Place the Purple Heart Plant section in the previously made hole and lightly firm the soil around the base while taking care not to bury it too deep; maintain the section at the same soil level it was in the previous pot.

Water the soil thoroughly and place the set up in a well-lit, warm place until the new plant is well established after which you can begin routine care.

How to propagate Purple Heart Plant from stem cuttings

Purple Heart Plant stem cuttings root easily so there is no need for rooting hormone. Take a stem cutting from a healthy Purple Heart Plant of about 4-6 in. and ensure it bears at least two sets of leaves.

Allow some time for the formation of a protective callus tissue over the cuts of your Purple Heart Plant cuttings to prevent rotting.

Fill your rooting container with cactus and succulents soil to a depth of about 4 in. Lightly moisten the soil.

With a pencil or similar object make a hole that is wider than the diameter of the Purple Heart Plant cutting.

Once callused, insert your Purple Heart Plant cutting in the hole made previously to a depth of about 3 in.

Place the set up in a warm, well-lit place and maintain the soil moist through out until new growth emerges.

Allow the new Purple Heart Plant to be well established before transplanting to individual pots after which you can begin routine care.

Purple Heart Plant, Tradescantia pallida

Photo Credit: Shopee Philippines

Purple Heart Plant (Tradescantia pallida) Problems Indoors

Purple Heart Plant (Tradescantia pallida) problems indoors are caused by cultural faults like improper watering, improper feeding, humidity issues and inadequate light. Read on for remedies and solutions to these problems.

Purple Heart Plant dull leaves

Dull leaves in Purple Heart Plant (Tradescantia pallida) are due to inadequate light (too little light).

Move your Purple Heart Plant to a brighter spot, as it grows best in bright, indirect light or instal a grow light if you do not have adequate light in your home. Check out this guide on understanding light for houseplants.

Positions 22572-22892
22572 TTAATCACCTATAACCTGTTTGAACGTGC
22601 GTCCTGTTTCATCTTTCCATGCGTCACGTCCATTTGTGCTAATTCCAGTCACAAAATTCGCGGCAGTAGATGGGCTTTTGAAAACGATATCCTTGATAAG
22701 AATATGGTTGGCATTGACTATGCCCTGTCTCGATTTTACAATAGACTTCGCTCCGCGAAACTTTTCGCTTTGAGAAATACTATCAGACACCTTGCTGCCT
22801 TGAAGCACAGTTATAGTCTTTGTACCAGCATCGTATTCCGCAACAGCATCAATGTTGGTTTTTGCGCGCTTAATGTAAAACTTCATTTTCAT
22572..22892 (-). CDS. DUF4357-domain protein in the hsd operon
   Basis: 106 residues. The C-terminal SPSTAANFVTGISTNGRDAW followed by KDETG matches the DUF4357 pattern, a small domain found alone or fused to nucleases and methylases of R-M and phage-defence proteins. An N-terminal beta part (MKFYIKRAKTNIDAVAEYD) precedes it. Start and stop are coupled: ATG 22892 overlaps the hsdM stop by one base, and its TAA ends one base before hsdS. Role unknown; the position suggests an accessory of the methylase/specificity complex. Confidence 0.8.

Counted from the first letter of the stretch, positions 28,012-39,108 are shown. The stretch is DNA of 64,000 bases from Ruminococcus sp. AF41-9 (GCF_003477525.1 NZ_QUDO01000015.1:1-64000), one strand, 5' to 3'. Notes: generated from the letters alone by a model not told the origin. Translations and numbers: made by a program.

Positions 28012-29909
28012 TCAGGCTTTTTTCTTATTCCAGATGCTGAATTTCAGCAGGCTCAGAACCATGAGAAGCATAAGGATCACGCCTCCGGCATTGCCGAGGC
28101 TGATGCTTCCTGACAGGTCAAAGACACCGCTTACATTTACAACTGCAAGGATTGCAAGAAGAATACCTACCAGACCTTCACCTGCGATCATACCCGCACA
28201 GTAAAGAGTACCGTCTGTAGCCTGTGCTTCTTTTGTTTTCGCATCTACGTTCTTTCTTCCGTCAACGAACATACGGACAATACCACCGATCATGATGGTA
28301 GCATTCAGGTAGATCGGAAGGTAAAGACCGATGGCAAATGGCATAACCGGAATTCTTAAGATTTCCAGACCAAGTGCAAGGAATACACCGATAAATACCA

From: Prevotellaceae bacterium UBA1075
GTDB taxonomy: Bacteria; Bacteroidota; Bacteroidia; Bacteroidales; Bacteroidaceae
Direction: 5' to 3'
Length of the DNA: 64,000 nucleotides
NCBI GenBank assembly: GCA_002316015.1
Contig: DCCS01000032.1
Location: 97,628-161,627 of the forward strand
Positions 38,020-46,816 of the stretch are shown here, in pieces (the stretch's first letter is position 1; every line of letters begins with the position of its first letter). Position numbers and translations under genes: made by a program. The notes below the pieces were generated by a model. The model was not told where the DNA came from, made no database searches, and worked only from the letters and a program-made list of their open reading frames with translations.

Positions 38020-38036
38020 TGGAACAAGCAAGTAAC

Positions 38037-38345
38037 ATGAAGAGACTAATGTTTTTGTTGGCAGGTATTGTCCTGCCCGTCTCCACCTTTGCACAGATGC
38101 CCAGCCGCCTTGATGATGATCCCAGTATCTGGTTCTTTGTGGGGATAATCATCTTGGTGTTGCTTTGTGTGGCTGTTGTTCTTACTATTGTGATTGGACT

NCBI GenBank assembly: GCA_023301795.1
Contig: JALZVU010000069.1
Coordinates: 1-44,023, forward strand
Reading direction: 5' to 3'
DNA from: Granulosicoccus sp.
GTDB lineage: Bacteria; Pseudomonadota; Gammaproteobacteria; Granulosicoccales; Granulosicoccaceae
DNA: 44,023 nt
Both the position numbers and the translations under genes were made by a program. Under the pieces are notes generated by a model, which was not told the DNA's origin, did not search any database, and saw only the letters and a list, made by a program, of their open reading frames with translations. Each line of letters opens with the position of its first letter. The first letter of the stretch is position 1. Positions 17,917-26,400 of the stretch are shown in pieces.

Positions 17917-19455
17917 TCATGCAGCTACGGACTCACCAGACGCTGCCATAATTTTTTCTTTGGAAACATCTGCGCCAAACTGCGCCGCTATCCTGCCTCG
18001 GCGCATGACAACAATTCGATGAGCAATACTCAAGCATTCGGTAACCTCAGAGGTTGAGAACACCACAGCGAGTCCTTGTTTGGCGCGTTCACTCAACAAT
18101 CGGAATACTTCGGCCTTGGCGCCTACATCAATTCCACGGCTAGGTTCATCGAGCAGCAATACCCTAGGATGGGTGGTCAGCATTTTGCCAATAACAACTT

Purple Heart Plant leggy growth (elongated stems)

There are three possible causes of leggy growth in Purple Heart Plant (Tradescantia pallida). One possible cause of leggy growth in your Purple Heart Plant is too little light.

Move the plant to a brighter spot as it needs bright, indirect light to thrive or instal a grow light if you do not have adequate light in your home.

The second cause of leggy growth in your Purple Heart Plant is underwatering resulting too little moisture in the soil and thus the plant does not get enough water and nutrients necessary for growth.

Water the plant thoroughly to maintain the soil moist at all times and never allow the soil to dry out completely.

The third cause of leggy growth in your Purple Heart Plant is inadequate feeding (underfeeding). Feed the Plant every 2 weeks with a balanced, liquid fertilizer to promote healthy growth.

Purple Heart Plant (Tradescantia pallida) dying

Purple Heart Plant (Tradescantia pallida) dying is caused by root-rot disease which is brought about by soggy soil.

Ensure that the soil is free-draining and that the pot has a drainage hole to prevent the soil from getting soggy. Also, reduce watering during the cold season as growth is minimal at this time and thus the plant does not require a lot of water.

Purple Heart Plant brown, shrivelled leaf tips

Brown, shrivelled leaf tips in Purple Heart Plant (Tradescantia pallida) is due to too dry air especially where the temperatures are too high.

Mist the leaves of your Purple Heart Plant more regularly or set the pot on a wet pebble tray or use a cool mist humidifier to raise humidity. Check out techniques on how to raise humidity for houseplants.

Purple Heart Plant limp stems, yellow leaves

Limp stems and yellow leaves in Purple Heart Plant (Tradescantia pallida) are due to underwatering. Water the plant thoroughly to maintain the soil moist at all times and do not allow the soil to dry out completely.

Purple Heart Plant (Tradescantia pallida) diseases

Common diseases in Purple Heart Plant (Tradescantia pallida) are root-rot disease and leaf spot. Isolate the affected plant to prevent spread to the other houseplants and treat the plant appropriately for the disease.

Purple Heart Plant (Tradescantia pallida) pests

Common pests in Purple Heart Plant (Tradescantia pallida) are Mealy Bugs, Aphids and Scale Insects. Isolate the affected plant and treat appropriately. Mist the leaves regularly to reduce infestation by these pests.

Is Purple Heart Plant invasive as a weed?

Purple Heart Plants (Tradescantia pallida) are invasive and noxious weeds in many places. Purple Heart Plant will successfully grow anywhere and will smoother ground level plants and prevent the natural regeneration of taller species.

Avoid planting Purple Heart Plants in the ground and dispose only after complete destruction (even an inch of these plants will sprout if not completely destroyed).

Is Purple Heart Plant (Tradescantia pallida) toxic?

Purple Heart Plant (Tradescantia pallida) is mildly toxic to humans and pets.

If Purple Heart Plant is ingested the plant sap can cause burning in the mouth, tongue and throat.

The sap may also cause skin irritation in sensitive skin; always wear gloves when handling Purple Heart Plant.